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McDonald’s to bring Big Mac to Vietnam

Jeremy Grant
Tuesday, 16 Jul 2013 | 12:36 AM ET
Photo: Getty Images

Vietnam is finally set to get its first taste of the Big Mac after US burger chain McDonald's said it would open its first outlet in the communist-run country early next year.

The Illinois-based company said it had appointed a Vietnamese businessman, Henry Nguyen, an overseas Vietnamese who returned to the country a decade ago, as "developmental licensee" to "build the [McDonald's] brand" in the country.

The first outlet would be in Ho Chi Minh City, the commercial hub. McDonald's said the menu would include the Big Mac sandwich, cheeseburgers and fries.

(Read More: Consumer caution takes a bite out of McDonald's sales)

The move, which makes Vietnam the 38th Asian country in which McDonald's operates, highlights how the country is fast becoming one of the most attractive consumer markets in southeast Asia, even as its economy is among the worst performing.

In February, Starbucks, the US coffee chain, opened its first outlet, also in Ho Chi Minh City, increasing its presence across Asia to 12 countries.

(Read More: Starbucks to open first outlet in Vietnam in early February)

Other US chains already in Vietnam include Subway and Yum! Brands' KFC and Pizza Hut. Jollibee, the largest fast food group in the Philippines, is expanding in Vietnam through a joint venture with the owner of Highlands Coffee, Vietnam's leading upmarket coffee shop chain.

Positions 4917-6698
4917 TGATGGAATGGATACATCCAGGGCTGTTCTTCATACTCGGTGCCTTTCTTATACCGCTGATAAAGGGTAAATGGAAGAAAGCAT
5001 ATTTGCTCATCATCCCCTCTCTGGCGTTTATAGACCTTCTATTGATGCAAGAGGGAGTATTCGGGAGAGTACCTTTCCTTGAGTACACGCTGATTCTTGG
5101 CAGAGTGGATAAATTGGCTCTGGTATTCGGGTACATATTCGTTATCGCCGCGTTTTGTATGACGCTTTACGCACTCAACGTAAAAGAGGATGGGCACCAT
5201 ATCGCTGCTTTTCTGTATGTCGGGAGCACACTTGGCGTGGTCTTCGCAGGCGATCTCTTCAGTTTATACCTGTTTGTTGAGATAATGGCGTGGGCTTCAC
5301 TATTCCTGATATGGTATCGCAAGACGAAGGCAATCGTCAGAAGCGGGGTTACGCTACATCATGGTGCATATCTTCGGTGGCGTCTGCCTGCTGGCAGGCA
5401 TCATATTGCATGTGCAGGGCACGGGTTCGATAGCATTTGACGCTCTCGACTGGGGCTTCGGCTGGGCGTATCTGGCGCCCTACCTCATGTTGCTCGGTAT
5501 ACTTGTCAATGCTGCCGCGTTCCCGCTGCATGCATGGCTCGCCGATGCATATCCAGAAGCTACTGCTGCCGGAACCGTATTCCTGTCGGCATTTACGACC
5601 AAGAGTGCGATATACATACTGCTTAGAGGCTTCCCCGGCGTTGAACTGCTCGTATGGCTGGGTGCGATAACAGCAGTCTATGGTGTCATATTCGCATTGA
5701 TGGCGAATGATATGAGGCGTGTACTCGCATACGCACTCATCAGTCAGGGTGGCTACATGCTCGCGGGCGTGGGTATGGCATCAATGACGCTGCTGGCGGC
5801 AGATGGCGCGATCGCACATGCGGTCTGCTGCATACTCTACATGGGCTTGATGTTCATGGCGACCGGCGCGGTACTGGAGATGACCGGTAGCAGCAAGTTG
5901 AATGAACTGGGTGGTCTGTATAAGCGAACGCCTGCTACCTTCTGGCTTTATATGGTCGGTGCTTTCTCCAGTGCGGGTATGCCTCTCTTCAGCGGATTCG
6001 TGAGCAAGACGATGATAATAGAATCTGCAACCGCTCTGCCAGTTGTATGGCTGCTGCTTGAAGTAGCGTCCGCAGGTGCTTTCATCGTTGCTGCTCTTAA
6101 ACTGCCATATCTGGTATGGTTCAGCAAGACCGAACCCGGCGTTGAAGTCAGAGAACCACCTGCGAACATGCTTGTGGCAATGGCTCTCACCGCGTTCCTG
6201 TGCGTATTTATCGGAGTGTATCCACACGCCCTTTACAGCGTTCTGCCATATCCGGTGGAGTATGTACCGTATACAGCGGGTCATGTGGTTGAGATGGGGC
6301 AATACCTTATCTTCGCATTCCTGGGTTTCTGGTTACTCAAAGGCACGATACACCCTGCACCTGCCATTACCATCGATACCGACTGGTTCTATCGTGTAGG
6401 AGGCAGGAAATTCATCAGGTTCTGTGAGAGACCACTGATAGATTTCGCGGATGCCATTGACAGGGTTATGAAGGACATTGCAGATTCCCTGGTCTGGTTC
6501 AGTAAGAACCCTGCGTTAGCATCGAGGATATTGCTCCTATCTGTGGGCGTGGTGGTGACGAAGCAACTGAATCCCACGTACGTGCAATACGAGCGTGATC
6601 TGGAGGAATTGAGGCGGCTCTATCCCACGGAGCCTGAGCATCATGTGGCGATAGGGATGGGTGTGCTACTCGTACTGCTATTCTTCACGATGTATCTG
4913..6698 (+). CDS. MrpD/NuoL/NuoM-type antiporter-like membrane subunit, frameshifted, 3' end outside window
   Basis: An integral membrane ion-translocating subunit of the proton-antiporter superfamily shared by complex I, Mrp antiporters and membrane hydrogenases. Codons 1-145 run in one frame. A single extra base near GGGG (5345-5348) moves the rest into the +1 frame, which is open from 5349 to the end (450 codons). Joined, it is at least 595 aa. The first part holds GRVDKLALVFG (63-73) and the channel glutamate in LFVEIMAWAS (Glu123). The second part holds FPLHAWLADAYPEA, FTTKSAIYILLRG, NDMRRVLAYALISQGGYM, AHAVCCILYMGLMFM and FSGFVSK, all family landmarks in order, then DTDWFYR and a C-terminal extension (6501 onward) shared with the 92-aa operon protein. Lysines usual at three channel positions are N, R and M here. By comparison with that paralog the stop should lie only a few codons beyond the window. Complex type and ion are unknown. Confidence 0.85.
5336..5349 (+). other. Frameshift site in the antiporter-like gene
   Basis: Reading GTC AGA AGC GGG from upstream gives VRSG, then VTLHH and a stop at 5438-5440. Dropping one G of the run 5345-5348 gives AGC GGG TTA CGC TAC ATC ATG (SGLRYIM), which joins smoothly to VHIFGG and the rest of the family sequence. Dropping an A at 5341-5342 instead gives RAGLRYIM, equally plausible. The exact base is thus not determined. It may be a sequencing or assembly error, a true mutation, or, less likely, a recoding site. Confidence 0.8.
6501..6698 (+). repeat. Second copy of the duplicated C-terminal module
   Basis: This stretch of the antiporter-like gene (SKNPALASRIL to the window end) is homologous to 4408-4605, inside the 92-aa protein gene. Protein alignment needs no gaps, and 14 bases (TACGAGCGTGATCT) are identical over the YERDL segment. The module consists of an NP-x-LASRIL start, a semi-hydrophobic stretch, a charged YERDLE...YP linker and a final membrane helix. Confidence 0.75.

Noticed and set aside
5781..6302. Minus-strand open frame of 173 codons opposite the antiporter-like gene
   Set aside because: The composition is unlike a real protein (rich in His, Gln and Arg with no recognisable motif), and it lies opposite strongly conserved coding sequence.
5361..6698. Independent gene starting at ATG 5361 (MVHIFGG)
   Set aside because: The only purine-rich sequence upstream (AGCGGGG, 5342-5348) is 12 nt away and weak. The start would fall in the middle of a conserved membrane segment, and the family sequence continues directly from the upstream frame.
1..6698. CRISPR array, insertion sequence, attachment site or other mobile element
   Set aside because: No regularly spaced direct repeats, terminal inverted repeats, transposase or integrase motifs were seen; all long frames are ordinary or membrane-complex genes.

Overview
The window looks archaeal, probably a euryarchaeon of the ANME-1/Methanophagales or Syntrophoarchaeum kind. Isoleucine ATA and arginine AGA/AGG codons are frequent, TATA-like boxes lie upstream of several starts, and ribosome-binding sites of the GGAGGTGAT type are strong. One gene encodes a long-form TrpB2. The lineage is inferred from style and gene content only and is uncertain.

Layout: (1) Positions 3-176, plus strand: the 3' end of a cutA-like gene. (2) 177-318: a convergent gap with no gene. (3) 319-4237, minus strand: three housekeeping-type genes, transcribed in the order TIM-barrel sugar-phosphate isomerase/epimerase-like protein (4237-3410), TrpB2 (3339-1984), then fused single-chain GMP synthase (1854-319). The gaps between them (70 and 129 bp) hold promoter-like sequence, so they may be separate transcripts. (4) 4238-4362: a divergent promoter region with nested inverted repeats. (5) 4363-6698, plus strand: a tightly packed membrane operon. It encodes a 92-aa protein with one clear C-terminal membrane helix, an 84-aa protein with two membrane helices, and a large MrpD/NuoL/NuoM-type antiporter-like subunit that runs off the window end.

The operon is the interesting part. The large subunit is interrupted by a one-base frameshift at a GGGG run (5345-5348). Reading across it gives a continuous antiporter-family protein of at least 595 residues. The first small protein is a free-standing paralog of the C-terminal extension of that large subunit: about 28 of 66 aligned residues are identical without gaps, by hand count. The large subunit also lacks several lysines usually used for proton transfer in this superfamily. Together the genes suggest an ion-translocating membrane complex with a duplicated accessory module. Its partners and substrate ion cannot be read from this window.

The entry of McDonald's also marks the arrival of arguably the most iconic of US food brands decades after the end of the Vietnam war.

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US food and drinks products were popular in the former South Vietnam until the war ended with communist victory in 1975, forcing companies like Coca-Cola to abandon the market.

Coca-Cola and rival Pepsi re-established themselves in the mid 1990s. McDonald's never had a presence in South Vietnam.

The company first looked at Vietnam over a decade ago, but lack of a domestic source of beef cattle and poor supply chain infrastructure meant the market was not suitable.

(Read More: Market pays greater premium for Yum! than McDonalds)

The company's strong association with US culture also caused problems. In the mid-1990s, the people's committee of the city of Hanoi, the Vietnamese capital, briefly banned McDonald's from the city.

The contract with Mr Nguyen, who once flipped burgers at a McDonald's outlet while a student in the US, was the result of a "rigorous" selection process that began years ago, the company said.

(Read More: Vietnam—Asia's top performing stock market—Set for further gains)

"As we grow our presence in the Asia region, we are looking for partners with a blend of strong business acumen and a unique understanding of our brand," said Dave Hoffmann, president of McDonald's Asia Pacific.

"Henry Nguyen is that ideal business partner who has an impressive business background and proven record in driving new business ventures in Vietnam."

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